Up until the end of the Second World War, the wealthy were the great patrons of the arts, and to a great degree dictated artistic tastes. And, being a fairly conservative lot, they tended to keep artistic trends in this country fairly conservative as well. Their purchases, which often ended up in museums, tended toward the antique with special emphasis on dead artists. However, about mid-century a transition period occurred as the New York School was crowned "avant-garde" and critics like Clement Greenberg and Harold Rosenberg became powerful enough to dictate tastes and influence the purchase of works by these artist. Whole museums, such as the Museum of Modern Art and the Guggenheim, both in New York, grew up to devote their walls exclusively to such art.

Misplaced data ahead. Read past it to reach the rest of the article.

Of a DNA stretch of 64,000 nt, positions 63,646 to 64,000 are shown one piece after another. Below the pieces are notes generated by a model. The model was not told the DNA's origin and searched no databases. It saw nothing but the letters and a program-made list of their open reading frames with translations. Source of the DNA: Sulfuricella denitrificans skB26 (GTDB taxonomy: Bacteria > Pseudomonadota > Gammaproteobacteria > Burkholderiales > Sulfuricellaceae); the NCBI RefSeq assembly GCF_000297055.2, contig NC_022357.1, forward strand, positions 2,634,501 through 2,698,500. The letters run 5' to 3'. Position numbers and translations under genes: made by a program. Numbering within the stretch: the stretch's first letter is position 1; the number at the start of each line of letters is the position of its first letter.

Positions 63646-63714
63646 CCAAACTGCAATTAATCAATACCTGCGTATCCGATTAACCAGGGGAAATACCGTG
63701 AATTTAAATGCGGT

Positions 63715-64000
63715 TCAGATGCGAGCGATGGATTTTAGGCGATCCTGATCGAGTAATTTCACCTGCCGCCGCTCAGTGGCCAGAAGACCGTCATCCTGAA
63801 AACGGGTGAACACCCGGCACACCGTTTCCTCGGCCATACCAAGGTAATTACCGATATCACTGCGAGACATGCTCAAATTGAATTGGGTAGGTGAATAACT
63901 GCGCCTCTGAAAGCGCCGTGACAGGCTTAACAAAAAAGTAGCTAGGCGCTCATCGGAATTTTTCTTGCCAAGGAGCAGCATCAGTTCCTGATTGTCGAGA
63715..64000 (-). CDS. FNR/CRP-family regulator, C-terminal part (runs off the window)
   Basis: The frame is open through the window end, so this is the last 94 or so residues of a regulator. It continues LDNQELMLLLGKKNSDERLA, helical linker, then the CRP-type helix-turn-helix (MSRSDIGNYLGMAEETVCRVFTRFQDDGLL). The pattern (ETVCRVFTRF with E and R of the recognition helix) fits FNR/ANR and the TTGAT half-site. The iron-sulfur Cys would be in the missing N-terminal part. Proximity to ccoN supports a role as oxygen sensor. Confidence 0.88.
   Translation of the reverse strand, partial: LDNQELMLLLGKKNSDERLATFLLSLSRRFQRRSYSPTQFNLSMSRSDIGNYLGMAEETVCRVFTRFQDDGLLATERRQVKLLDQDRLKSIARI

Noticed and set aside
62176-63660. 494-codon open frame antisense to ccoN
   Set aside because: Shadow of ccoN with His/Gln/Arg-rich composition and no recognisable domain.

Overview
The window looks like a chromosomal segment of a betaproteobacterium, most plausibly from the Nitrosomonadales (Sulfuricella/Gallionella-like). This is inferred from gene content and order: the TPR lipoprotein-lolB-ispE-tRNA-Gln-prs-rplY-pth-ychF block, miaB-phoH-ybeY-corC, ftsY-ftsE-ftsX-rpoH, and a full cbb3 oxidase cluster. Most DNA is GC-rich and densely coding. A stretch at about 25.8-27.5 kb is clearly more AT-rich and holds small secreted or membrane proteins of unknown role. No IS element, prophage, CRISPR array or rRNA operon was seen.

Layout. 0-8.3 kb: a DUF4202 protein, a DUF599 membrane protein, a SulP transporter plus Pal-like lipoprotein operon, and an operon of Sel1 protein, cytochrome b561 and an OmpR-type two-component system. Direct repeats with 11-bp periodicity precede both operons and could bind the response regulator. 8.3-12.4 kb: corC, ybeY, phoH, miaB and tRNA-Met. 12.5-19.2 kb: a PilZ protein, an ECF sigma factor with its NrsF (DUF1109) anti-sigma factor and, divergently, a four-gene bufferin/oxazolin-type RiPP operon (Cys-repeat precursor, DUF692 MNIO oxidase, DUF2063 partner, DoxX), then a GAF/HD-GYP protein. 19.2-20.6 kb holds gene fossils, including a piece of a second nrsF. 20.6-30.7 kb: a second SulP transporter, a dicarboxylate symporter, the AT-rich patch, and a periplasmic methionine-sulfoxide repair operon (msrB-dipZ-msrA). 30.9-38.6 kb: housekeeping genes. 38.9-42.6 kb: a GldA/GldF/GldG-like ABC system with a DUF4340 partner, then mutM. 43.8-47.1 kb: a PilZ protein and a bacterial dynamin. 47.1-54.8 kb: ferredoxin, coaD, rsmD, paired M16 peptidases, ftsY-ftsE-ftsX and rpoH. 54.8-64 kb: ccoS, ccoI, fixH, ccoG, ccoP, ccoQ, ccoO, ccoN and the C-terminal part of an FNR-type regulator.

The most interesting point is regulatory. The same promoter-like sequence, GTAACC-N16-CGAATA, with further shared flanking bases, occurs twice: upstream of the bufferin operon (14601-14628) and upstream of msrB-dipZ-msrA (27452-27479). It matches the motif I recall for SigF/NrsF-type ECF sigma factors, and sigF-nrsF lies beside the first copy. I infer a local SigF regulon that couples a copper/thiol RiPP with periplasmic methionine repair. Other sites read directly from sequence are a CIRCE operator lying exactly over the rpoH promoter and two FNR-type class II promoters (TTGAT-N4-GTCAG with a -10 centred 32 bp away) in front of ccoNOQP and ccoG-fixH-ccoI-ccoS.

But the wealth of this country, toward the latter half of this century, gradually shifted from New York, diversifying toward the Sunbelt. Major museums sprouted from Florida to California all vying to acquire great works of art. As a result, prices soared. From 1982 to 1987 for instance, prices for major Impressionist paintings soared 400 percent. Paintings by living artists such as Jasper Johns soared from a quarter million to 17 million during the late 1980s. Museums could not afford this market. The private collector once more began to dominate. And critics began to accuse contemporary artists of pandering to this new class of patrons. Then in the 1990s, the market cooled, private collectors who had bought overpriced art as investments were forced to sell and often didn't make back their initial outlay. Corporations started divesting their art collections. And in the end, museums benefited, buying up these pieces often at comparatively reasonable prices. Add to that, tax laws that made it profitable for the rich to donate their inflated art treasures to museums, and we find this exclusively (and peculiarly) Western institution once more flourishing.